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Here’s What a Speaker with 77 Patents Sounds Like

Alyssa Bereznak
National Correspondent, Technology
Yahoo Tech
Devialet Phantom

(Courtesy of Devialet)

When I first met Pedro Garcia Maggi, the vice president of marketing at a French audio startup named Devialet, I spotted a plastic white orb the size of a watermelon on the counter.

“Is that the speaker?” I asked.

“Well, we like to call it a sound center,” he corrected me.

I resisted the urge to roll my eyes. What, after all, is so special about this speaker, out of the hundreds I’d see this week at the Consumer Electronics Show? But once he turned it on, and I heard all that exquisite detail and volume coming from such a compact gadget, I was willing to call it whatever he wanted.

The Devialet Phantom is a new home speaker that — with the help of innovative design, 77 patents (!), and 10 years of research and development — goes beyond the capabilities of any traditional entertainment system. Though it weighs approximately 23 pounds and requires a significant amount of energy to run, it’s solid enough to replace pretty much all the audio equipment of your home theater.

It takes a thick informational pamphlet to explain every detail of those 77 patents, but the core of this futuristic speaker’s innovation is based on something called analog/digital hybrid architecture. This method of making things louder combines the technologies of both analog and digital amplifiers to provide crisp, linear sound in the space of a compact speaker.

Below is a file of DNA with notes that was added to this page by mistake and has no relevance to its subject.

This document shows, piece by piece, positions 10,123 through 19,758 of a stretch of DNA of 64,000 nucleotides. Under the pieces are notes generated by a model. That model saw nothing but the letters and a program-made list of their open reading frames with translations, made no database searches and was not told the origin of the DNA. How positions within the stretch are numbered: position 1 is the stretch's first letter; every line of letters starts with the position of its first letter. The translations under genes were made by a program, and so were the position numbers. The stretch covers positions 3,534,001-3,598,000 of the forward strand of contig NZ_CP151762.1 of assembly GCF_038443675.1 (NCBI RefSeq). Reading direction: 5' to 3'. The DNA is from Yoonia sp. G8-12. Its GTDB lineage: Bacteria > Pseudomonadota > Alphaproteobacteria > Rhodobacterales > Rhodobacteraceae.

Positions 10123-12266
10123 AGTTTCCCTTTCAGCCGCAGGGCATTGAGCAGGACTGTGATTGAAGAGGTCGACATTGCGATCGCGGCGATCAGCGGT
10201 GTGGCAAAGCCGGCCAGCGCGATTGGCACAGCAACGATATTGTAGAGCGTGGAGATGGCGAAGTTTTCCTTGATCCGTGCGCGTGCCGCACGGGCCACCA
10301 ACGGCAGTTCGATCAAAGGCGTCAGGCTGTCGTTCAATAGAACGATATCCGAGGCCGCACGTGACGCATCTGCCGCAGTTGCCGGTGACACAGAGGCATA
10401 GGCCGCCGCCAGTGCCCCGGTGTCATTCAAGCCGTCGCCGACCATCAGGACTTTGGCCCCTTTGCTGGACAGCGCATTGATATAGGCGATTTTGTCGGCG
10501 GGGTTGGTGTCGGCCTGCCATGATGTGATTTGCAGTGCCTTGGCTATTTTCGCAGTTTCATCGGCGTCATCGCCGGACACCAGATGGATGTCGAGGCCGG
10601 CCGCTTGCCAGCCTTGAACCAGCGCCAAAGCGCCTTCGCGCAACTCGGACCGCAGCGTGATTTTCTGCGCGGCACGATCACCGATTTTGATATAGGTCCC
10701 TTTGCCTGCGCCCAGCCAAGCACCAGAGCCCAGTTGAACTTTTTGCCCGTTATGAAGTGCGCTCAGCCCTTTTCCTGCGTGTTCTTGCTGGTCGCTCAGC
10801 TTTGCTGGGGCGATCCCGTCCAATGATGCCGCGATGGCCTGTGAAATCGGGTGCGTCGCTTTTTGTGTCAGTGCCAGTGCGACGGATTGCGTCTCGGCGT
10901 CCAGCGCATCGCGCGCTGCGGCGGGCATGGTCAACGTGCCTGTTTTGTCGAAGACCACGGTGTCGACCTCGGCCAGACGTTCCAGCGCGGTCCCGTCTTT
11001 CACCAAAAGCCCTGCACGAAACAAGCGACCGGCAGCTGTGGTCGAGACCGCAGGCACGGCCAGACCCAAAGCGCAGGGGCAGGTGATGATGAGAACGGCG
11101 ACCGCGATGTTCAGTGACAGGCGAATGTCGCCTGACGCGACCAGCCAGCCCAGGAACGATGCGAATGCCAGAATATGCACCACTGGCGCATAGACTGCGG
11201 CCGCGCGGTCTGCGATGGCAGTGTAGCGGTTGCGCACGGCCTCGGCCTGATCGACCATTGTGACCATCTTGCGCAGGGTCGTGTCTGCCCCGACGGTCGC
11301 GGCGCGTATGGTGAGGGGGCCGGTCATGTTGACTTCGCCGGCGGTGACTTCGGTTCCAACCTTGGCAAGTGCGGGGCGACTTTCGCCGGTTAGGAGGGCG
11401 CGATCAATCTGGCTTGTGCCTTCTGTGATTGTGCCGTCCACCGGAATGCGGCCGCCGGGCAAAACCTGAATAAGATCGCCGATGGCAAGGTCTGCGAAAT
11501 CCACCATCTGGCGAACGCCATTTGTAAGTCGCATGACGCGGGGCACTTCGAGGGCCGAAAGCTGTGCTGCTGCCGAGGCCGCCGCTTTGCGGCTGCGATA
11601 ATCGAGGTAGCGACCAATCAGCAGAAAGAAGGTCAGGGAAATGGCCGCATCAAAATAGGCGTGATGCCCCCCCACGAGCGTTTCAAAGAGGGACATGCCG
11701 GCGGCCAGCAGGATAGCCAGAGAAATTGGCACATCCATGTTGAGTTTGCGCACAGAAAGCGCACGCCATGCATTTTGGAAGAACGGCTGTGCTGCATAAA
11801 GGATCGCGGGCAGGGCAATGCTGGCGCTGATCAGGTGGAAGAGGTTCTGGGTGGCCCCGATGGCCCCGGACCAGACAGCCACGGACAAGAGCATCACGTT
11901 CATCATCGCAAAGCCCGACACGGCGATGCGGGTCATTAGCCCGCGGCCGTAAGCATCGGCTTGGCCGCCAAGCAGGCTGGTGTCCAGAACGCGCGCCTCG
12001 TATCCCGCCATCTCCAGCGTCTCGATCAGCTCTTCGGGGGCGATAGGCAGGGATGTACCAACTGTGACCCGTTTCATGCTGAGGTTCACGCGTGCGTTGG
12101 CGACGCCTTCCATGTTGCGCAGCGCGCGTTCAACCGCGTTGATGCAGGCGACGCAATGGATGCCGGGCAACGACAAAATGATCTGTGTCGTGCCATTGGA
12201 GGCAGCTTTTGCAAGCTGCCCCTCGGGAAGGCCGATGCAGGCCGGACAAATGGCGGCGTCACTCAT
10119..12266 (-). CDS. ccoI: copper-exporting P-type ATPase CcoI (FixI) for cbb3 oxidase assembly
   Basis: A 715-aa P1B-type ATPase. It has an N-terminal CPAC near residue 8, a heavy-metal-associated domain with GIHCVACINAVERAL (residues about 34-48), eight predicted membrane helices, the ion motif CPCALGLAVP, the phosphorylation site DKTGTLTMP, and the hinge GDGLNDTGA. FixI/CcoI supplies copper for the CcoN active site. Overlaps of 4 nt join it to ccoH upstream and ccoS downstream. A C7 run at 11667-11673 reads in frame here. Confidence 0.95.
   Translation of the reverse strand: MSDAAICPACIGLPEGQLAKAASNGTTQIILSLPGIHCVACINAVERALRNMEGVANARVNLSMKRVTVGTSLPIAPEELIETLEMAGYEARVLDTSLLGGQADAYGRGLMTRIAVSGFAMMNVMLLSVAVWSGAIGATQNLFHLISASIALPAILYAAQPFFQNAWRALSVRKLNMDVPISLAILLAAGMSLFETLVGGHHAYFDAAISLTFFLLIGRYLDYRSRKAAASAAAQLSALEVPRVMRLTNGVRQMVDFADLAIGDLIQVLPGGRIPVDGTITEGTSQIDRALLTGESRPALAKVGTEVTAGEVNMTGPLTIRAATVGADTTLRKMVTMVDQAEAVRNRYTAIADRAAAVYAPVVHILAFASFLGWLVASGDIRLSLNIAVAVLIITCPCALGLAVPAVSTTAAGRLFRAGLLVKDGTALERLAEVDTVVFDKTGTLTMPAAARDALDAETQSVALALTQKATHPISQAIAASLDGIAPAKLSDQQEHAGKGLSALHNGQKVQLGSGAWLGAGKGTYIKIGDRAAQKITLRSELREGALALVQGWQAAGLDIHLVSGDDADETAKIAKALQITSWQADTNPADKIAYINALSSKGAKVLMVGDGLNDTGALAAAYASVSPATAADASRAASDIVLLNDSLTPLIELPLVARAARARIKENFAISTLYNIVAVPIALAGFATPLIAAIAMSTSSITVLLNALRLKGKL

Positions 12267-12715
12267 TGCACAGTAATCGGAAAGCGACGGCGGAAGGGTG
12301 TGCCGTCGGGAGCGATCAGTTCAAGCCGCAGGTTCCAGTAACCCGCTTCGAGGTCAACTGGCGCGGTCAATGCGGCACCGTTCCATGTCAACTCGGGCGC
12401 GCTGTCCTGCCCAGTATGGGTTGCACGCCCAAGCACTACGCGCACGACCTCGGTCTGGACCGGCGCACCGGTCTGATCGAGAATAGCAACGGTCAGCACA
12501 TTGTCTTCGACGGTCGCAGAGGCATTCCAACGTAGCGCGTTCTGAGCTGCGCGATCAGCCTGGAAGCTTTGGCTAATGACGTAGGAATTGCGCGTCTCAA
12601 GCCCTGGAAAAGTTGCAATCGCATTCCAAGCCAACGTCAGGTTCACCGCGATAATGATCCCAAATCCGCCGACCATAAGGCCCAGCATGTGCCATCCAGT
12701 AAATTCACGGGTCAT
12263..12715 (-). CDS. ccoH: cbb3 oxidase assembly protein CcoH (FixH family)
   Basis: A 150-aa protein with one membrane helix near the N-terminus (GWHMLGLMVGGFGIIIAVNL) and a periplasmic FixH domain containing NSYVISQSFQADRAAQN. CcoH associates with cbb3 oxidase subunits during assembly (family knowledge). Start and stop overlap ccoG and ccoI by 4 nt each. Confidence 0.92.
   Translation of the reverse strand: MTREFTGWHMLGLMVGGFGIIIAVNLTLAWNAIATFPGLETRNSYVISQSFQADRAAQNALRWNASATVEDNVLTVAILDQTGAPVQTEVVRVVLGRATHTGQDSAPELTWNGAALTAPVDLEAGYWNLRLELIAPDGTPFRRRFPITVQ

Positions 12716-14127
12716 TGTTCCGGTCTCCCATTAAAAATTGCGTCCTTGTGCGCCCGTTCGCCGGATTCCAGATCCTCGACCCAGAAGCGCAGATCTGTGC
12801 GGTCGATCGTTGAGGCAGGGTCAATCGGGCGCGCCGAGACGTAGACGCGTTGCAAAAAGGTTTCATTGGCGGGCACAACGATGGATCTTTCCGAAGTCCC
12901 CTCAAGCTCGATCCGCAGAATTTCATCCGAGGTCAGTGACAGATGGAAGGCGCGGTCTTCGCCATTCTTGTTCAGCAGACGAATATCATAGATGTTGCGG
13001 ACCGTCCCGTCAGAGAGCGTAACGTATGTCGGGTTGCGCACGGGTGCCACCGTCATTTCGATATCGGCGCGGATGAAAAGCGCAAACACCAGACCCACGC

That combines with a new way to process music signals and automatically adapt them based on your drive unit and acoustic load, so that the sound wave that hits your ear is incredibly precise and truer to the original recorded song. In its guts also lies something Devialet calls the “Magic Wire,” which reduces unnecessary processing and, as a result, eliminates distortion within the speaker.

Devialet Phantom

All those innards combine in a special design called the “Heart Bass Implosion” (which is a ridiculous name, but sort of accurately describes the bodily sensation you get from listening to something so powerful at high volume). The Phantom’s drivers stick out from each side and — as you play your music — vibrate to create an intense sound from the vacuum inside the sphere. This allows for a bass that would typically come from much bigger subwoofers.

I had the pleasure to listen to a series of songs, including Michael Jackson’s “Billie Jean,” Robin Thicke’s “Blurred Lines,” Beyoncé’s “***Flawless,” and Stan Getz and João Gilberto’s “Girl from Ipanema.” All were incredibly balanced, shockingly clear, and very loud. With the help of Devialet’s iOS and Android apps, you can pair up to 24 of these things to play at once — an experience I imagine to be so powerful that it’d be dangerous for infants.

“Believe it or not, we’ve had people crying,” Maggi told me. Normally I’d roll my eyes at that statement, too, but considering the volume I’d just heard from that watermelon-sized speaker, I took a moment to consider it.

Of course, price is the real bummer here. The Phantom will set you back $1,990 for its standard version and $2,390 for a more powerful silver one. (Devialet typically manufactures professional-grade audio equipment that’s sold for anywhere between $7,000 and $35,000.) 

The speaker will be available in close to 50 retailers starting this month, and you can preorder one at Devialet’s website now.

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